On Sunday Manchester United battled to a point against the best team in the league with a dramatic last minute equaliser from Robin van Persie. In the context of United’s recent history, it could be argued that it was the best result of the post-Ferguson era. There were plenty of positives from the performance and even more from the result, but for me, all of the jubilation on the pitch at the final whistle was undermined somewhat by what happened off the pitch for the 90 minutes beforehand.
From the very first minute, there was something different about the instantly popular ‘conga’ chant which has been adopted in honour of Angel di Maria. What was different had, it turns out, changed the song into one of the more horrible chants I have heard in my experience of football. “Do do doo, Drogba’s got ebola” sang the Stretford End. Now, putting aside my own long standing phobia of an epidemic bringing humanity to its knees, any deadly disease seems a fairly odd thing to sing about at a football game, but maybe the fans were making a beautiful, subtle, elaborate point about Chelsea’s rotten oil money being a disease on football… If only. “Drogba’s got ebola, Yaya’s got it too.” The lines drew raucous laughter from the Old Trafford crowd, who seemed to be either completely unaware or completely unconcerned with the reality of what they were saying: The chant is racist.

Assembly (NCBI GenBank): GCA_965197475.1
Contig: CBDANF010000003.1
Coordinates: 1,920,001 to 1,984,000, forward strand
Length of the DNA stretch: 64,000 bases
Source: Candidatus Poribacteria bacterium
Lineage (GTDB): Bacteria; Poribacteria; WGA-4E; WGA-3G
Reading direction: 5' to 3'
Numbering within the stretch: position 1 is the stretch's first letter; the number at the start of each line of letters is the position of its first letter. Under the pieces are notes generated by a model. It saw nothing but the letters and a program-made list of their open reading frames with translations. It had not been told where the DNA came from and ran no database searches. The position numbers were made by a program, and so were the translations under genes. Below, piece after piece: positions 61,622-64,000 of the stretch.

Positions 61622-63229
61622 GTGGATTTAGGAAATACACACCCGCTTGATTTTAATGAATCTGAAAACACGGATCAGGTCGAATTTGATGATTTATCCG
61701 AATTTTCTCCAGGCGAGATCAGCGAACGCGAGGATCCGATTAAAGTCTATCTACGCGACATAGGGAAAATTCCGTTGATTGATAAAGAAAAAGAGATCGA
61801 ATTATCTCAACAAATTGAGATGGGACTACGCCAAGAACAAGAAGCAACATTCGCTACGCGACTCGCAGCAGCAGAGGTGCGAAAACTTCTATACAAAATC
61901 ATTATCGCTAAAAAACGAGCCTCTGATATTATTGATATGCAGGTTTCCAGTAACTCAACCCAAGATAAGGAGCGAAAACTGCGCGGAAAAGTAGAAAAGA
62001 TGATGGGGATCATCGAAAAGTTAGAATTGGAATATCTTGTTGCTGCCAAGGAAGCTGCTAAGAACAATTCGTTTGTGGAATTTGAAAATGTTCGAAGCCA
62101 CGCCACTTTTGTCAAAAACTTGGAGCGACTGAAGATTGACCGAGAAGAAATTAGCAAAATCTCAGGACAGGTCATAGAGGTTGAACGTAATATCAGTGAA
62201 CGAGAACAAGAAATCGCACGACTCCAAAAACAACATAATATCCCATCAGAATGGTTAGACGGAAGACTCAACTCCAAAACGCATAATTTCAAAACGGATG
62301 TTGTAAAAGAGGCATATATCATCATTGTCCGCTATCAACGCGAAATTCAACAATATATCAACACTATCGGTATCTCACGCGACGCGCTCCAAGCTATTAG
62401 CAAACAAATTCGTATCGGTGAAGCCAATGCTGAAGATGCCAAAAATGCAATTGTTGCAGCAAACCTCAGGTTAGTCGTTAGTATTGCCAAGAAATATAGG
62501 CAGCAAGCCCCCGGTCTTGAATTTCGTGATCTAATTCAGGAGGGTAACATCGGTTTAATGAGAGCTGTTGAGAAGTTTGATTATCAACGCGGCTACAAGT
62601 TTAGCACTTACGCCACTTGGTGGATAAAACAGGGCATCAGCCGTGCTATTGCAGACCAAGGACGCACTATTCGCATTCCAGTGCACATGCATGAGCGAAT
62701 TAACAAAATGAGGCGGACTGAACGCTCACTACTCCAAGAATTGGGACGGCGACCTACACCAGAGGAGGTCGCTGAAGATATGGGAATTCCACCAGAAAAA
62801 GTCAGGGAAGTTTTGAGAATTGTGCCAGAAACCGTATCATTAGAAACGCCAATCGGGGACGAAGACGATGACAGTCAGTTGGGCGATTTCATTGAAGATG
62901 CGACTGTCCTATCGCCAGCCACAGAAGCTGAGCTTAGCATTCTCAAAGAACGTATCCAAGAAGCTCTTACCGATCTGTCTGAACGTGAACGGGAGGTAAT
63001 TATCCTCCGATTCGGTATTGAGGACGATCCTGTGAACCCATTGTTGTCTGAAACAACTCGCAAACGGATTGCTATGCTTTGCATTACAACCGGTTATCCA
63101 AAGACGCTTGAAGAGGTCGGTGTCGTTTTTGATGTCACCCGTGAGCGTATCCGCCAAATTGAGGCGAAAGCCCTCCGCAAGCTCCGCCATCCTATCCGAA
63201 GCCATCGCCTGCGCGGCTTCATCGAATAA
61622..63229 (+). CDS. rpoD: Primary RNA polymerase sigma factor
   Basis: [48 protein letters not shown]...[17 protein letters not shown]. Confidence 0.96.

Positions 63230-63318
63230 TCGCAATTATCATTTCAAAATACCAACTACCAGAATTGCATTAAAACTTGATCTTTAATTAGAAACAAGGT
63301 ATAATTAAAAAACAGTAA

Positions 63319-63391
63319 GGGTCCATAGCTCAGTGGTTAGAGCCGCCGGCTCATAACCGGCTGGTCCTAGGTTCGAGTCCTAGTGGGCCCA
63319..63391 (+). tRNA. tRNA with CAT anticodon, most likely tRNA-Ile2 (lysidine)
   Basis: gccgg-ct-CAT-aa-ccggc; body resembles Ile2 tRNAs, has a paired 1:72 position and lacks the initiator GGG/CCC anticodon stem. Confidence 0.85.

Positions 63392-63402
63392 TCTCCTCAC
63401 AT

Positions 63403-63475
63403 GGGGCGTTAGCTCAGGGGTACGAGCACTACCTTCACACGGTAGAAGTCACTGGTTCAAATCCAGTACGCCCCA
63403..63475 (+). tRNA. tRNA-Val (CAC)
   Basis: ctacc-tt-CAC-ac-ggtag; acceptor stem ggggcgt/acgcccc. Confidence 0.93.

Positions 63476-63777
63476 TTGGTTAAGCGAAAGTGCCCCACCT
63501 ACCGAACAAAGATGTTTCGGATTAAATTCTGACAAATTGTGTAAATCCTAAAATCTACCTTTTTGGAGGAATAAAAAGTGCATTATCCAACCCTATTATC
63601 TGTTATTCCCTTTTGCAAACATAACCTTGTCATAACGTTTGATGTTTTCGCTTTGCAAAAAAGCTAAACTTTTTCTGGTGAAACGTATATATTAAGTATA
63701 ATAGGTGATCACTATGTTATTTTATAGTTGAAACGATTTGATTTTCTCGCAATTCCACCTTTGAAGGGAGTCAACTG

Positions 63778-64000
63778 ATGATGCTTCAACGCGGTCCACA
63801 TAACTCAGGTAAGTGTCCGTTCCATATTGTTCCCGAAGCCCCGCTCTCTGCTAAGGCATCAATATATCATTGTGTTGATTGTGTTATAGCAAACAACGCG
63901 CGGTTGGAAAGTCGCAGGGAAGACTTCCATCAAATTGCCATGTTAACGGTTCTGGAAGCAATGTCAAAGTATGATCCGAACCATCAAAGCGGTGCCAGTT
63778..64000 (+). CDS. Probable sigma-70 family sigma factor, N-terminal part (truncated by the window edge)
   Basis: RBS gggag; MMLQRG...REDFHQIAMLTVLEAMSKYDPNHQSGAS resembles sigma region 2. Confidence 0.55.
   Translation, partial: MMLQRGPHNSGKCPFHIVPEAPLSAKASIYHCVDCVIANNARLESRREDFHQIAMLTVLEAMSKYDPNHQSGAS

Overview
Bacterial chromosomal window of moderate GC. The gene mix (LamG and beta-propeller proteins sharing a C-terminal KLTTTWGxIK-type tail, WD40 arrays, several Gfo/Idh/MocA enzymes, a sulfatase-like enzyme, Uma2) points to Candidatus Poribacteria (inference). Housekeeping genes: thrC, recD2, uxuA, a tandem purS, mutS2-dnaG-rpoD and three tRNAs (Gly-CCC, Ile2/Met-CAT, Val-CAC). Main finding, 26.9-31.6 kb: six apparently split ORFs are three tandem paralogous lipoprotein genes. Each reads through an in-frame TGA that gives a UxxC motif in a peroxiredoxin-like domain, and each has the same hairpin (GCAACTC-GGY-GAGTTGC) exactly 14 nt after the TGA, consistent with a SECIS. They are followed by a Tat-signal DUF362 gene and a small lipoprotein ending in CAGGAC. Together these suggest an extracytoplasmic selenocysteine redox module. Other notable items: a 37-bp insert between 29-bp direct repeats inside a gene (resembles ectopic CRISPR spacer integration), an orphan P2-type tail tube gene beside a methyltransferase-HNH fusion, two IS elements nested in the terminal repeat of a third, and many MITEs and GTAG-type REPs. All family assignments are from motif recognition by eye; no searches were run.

I am well aware that the words ‘racist chanting’ seem sensationalist, but racism in football has never really gone away, and the recent incidents involving Luis Suarez and John Terry have brought it into sharp focus. Interestingly enough, the irony of immediately following the Drogba chant with one criticising John Terry for his history of racism was, of course, completely lost on the people singing on Sunday. This in itself raises an interesting point. I am not suggesting for a second that every fan singing that song was racist – indeed, that would mean suggesting almost everyone in the ground was racist, which is plainly absurd. But in this age of Vine and Twitter and the dreaded ‘banter’ which accompanies them, there is an audience for everything, and everything is forgotten as soon as the next viral sensation comes along. It is this latent, passive bigotry which is most concerning today, and it reared its head on more than one occasion in the Chelsea game.
As well as the racist chanting, there was an ugly moment when Chelsea’s team doctor, Eva Carneiro, came onto the field to treat an injured player. The response to this was a further example of the seemingly innocent but increasingly troubling normalised ignorance. “Get your t*ts out for the lads.” I mean, really. Carneiro is a doctor. She has a medical degree and a masters and has been the first team doctor at one of the biggest clubs in England for three years, and yet, in 2014, she was still subjected to sexist abuse on Sunday. Again, it is important to stress that I am not accusing everyone in the ground, or even everyone who participated in the chants, of being sexist. But football needs to grow up. Just because the ignorance is not manifesting itself as hatred as it has in the past it is not any less dangerous, and the culture which surrounds our game is threatening to undermine any attempts we make to turn football into anything more than a childish boys’ club. Every fan likes to think that their club is morally above all others, and now it’s time to make sure every fan tries to make it true.